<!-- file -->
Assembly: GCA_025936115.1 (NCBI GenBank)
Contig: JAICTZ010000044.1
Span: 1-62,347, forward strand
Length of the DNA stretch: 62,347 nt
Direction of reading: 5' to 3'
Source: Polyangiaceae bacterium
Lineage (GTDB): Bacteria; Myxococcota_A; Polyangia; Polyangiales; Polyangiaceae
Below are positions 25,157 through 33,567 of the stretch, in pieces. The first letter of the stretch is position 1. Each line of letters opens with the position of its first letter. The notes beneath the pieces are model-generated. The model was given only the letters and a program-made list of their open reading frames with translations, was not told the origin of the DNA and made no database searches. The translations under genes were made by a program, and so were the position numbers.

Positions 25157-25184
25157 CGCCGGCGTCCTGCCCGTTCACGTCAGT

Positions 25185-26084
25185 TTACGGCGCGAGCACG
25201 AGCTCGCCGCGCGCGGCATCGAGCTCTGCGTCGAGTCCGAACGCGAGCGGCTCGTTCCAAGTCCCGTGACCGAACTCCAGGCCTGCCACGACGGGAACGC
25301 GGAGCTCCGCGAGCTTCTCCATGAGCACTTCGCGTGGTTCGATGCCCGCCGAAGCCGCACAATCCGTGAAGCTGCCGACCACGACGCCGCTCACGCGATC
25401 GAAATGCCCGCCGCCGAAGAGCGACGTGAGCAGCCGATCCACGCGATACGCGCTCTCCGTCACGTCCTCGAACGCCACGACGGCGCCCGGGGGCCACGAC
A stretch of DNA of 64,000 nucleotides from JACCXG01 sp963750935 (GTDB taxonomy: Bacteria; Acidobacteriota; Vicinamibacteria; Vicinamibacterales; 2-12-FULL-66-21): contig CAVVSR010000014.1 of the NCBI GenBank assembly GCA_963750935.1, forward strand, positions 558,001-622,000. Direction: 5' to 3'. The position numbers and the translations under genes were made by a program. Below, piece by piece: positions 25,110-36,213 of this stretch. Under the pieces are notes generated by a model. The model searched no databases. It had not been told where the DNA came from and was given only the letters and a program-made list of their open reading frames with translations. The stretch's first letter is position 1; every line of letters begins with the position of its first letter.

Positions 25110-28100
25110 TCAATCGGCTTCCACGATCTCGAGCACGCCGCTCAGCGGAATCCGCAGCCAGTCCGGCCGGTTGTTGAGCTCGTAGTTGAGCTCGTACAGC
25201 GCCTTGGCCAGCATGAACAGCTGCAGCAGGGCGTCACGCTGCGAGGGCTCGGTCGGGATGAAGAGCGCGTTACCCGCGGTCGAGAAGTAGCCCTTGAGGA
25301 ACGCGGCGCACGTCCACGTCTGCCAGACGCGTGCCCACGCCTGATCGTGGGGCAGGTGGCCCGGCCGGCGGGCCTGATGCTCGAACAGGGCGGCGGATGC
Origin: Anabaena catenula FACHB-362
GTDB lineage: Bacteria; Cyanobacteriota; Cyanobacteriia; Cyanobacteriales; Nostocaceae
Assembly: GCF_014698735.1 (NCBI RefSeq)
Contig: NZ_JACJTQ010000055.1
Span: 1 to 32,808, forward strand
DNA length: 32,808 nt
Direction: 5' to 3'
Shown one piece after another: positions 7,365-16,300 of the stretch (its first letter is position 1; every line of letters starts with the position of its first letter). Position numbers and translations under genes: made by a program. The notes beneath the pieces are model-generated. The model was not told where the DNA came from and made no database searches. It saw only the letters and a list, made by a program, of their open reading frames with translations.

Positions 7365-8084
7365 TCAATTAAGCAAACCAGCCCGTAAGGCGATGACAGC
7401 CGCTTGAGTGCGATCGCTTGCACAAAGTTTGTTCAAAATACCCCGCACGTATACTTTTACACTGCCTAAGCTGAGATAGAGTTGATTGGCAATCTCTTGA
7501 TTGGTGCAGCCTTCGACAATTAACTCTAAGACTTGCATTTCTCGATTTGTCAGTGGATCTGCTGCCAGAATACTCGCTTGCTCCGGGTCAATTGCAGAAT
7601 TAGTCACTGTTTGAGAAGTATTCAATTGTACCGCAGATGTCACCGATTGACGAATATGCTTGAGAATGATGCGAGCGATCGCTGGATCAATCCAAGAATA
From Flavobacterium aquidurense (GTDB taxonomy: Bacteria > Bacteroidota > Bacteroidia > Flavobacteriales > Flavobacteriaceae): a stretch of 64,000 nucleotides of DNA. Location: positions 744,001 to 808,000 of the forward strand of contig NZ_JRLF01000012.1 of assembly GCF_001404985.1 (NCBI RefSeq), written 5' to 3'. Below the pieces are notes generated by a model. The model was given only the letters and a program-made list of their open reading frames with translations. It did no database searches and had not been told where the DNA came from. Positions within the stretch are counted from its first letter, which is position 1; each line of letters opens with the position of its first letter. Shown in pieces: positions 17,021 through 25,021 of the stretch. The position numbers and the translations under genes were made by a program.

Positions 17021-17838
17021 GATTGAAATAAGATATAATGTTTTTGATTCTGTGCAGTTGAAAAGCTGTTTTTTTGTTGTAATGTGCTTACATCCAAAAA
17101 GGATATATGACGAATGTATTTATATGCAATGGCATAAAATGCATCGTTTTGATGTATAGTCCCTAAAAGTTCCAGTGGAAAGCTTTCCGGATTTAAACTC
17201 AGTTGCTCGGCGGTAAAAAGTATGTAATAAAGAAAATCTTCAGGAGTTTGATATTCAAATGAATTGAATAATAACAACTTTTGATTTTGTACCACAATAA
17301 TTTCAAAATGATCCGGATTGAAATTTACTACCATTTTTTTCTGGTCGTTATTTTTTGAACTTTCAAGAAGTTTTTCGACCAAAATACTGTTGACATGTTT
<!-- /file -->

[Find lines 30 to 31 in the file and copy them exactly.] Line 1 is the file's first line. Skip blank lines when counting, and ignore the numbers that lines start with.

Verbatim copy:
7365 TCAATTAAGCAAACCAGCCCGTAAGGCGATGACAGC
7401 CGCTTGAGTGCGATCGCTTGCACAAAGTTTGTTCAAAATACCCCGCACGTATACTTTTACACTGCCTAAGCTGAGATAGAGTTGATTGGCAATCTCTTGA